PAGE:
Protection against COVID-19 infection, severe disease falls quickly after AstraZeneca 2nd dose: Lancet

Begins to wane after 18-19 weeks; study stresses on need for booster dose 

By Taran Deol
Published: Wednesday 22 December 2021
Protection against COVID-19 infection, severe disease falls three months after AstraZeneca 2nd dose, says Lancet study. Photo: iStock

Vaccines have been a major defense against the novel coronavirus disease (COVID-19) but the jury has been out on how long the protection lasts. A recent study has indicated that the cover against SARS-CoV-2 infection and severe COVID-19 starts to wane three months after the second dose of the AstraZeneca-Oxford vaccine.

The product is marketed as Covishield in India by Serum Institute of India. It has been the dominant vaccine in the country.

A randomised trial was carried out on two million people in Scotland and 42 million people in Brazil. The study, published in The Lancetflagged the need for a booster dose for fully vaccinated population.

The protection provided by the vaccine is the most effective for two-three weeks after the second dose; it begins to wane after 18-19 weeks, the study found.  

The study said: 

The consistency of the pattern of findings across the two countries, with differing variants of concern (VOC) and temporal trends in infection rates, suggests that vaccine waning is a key driver for the increasing numbers of severe outcomes being seen in two-dose ChAdOx1 nCoV-19 vaccinated individuals.

The study found waning vaccine protection of ChAdOx1 nCoV-19 against COVID-19 hospital admissions and deaths in both Scotland and Brazil. This became evident within three months of the second vaccine dose.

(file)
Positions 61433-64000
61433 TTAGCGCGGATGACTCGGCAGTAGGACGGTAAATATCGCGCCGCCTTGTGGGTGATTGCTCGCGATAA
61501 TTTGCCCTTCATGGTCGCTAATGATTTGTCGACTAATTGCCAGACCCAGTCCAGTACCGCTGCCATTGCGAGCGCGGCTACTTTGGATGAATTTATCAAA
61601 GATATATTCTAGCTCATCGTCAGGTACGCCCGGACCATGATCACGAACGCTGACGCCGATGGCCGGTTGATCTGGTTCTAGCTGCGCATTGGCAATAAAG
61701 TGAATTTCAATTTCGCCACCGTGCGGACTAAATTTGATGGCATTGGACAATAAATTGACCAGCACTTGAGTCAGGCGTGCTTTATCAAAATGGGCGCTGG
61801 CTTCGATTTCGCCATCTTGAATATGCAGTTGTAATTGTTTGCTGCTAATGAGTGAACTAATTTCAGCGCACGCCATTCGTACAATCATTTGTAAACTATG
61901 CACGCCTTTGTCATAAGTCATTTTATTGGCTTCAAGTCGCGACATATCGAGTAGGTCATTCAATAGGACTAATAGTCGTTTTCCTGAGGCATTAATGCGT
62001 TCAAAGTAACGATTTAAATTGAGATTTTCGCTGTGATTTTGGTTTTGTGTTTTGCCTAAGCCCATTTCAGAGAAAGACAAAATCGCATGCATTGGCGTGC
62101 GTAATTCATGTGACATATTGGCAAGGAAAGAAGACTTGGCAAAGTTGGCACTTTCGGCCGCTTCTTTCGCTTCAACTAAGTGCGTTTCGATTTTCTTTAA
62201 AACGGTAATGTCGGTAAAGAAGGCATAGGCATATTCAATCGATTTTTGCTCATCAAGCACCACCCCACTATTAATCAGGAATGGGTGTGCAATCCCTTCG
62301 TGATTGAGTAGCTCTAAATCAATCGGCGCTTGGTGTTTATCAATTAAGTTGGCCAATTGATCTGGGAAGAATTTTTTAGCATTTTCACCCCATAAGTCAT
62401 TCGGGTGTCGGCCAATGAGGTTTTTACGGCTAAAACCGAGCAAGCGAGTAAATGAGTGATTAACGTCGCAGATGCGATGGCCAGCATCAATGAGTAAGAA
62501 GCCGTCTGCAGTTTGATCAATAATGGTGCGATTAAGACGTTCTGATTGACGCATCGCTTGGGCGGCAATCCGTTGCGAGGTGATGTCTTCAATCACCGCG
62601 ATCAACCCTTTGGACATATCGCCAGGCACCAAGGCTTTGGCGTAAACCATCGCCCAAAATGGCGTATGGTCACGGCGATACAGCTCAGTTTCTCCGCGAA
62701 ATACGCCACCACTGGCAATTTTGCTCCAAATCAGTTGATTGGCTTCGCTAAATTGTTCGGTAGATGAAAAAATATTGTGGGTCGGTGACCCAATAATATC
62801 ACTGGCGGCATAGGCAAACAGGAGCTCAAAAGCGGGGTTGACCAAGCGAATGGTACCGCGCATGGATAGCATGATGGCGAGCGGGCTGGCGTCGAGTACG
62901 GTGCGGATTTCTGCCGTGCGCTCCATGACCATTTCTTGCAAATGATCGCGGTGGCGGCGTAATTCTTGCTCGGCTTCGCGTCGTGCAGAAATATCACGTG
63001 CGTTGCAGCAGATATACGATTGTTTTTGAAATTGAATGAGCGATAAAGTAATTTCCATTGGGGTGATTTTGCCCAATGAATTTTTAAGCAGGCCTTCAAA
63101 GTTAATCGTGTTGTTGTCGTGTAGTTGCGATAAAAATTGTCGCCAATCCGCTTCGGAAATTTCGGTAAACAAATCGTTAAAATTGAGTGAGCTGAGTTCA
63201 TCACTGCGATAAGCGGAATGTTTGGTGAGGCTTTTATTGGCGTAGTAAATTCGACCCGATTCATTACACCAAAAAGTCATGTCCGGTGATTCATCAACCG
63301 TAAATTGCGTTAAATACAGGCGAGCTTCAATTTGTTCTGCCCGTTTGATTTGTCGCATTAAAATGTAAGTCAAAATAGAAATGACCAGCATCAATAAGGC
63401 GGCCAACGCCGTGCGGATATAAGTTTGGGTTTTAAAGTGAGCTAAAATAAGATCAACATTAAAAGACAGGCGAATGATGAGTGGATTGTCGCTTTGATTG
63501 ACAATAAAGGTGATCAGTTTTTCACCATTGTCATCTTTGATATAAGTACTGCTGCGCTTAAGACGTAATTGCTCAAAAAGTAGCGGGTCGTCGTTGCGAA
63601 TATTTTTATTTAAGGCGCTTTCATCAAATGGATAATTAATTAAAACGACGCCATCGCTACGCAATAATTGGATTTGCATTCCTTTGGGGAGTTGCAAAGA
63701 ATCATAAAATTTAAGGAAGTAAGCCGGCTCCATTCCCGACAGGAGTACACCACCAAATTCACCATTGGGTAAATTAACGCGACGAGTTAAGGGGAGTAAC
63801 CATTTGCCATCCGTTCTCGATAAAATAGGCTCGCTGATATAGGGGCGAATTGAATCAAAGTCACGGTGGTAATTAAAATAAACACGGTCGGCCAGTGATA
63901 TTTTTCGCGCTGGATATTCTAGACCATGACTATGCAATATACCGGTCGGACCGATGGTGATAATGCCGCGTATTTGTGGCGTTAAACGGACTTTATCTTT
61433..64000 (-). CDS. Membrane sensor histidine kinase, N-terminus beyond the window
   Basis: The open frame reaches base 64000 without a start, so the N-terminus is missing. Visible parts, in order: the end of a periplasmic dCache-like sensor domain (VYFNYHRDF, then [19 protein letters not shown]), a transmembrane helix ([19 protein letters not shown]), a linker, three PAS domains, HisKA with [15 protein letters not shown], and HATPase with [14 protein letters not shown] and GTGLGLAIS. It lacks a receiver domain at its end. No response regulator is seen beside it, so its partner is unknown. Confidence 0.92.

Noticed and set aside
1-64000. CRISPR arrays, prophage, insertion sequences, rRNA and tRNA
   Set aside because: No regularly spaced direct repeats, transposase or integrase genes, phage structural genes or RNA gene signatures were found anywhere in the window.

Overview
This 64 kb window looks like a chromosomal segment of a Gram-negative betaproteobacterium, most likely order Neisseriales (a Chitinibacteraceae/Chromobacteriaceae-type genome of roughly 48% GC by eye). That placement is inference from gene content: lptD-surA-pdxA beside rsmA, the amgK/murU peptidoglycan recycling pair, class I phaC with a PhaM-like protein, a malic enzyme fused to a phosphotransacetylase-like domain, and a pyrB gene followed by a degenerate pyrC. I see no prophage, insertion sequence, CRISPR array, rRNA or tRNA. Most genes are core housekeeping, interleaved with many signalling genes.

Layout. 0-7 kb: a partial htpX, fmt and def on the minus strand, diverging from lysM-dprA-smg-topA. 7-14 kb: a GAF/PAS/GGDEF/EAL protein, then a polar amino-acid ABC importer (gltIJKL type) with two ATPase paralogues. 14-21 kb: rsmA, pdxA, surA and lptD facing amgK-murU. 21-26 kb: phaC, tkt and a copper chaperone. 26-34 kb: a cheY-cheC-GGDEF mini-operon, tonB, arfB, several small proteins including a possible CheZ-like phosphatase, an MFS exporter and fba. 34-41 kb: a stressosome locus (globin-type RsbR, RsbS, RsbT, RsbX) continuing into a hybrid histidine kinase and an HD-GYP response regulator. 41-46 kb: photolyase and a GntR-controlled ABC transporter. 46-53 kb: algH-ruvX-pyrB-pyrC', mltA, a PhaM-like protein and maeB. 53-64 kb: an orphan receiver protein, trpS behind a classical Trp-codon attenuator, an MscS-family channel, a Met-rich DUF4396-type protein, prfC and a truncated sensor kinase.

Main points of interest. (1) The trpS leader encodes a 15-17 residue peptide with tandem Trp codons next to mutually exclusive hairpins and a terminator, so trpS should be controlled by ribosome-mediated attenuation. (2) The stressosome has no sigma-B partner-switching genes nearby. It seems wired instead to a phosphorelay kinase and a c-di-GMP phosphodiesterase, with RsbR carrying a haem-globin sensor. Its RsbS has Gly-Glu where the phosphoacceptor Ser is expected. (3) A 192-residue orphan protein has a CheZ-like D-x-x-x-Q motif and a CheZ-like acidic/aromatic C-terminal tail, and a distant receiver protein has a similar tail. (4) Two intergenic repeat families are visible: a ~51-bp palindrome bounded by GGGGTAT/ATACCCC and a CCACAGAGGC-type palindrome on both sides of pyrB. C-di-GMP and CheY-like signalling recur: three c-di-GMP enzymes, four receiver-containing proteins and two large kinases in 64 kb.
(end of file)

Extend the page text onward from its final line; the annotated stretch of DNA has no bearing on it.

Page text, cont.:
It, however, noted that “quantifying the exact magnitude of waning was challenging, and vaccine effectiveness estimates should be considered with caution given the difficulty of estimating risk among unvaccinated people.

“However, our findings consistently show substantial waning in both countries,” the study said.

The study was conducted from May 2021 in Scotland, when the delta variant was prevalent and from January 2021-October 2021 in Brazil when the gamma variant was rampant.

“Risks of severe COVID-19 outcomes [defined as hospital admission or death due to COVID-19] increased with time since receiving a second ChAdOx1 nCoV-19 vaccine dose,” the study added.

The Oxford-AstraZeneca vaccine is the most widely distributed across the world and is being used in at least 170 countries. It also accounts for more than half the delivered vaccines under the COVAX initiative.

It is the only authorised vaccine that does not need to be stored in freezing temperatures and is also cheaper. 


Concerns about waning vaccine immunity have come up in the past few weeks and become even more critical to tackle in the face of omicron, the fifth VOC that is said to evade vaccine immune response.

The World Health Organization has officially warned of a rise in the risk of re-infections. Booster dose is the need of the hour, but this remains an ethical debate. 

The United Kingdom Health Security Agency recently published a report that recorded a reduced efficacy in preventing infection by omicron by the Pfizer Inc and AstraZeneca vaccines. The reduction was greater in the latter.

In India, 90 per cent of the vaccinated population has received the Covishield shot. At present, India has fully vaccinated just 40 per cent of its total population, according to Our World in Data. The Union health ministry, however, has pegged the figure at 50 per cent. 

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